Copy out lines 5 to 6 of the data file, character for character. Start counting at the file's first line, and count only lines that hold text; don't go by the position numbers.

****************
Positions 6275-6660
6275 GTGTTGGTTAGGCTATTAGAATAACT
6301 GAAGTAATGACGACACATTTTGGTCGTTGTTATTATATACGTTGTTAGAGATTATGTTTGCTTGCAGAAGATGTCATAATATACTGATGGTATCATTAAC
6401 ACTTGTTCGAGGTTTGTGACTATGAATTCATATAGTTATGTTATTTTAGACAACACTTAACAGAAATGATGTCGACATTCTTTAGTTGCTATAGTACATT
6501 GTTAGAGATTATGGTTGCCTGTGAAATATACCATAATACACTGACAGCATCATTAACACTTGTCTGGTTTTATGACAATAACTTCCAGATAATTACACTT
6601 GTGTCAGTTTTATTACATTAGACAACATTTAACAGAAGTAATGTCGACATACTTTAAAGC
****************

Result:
6501 GTTAGAGATTATGGTTGCCTGTGAAATATACCATAATACACTGACAGCATCATTAACACTTGTCTGGTTTTATGACAATAACTTCCAGATAATTACACTT
6601 GTGTCAGTTTTATTACATTAGACAACATTTAACAGAAGTAATGTCGACATACTTTAAAGC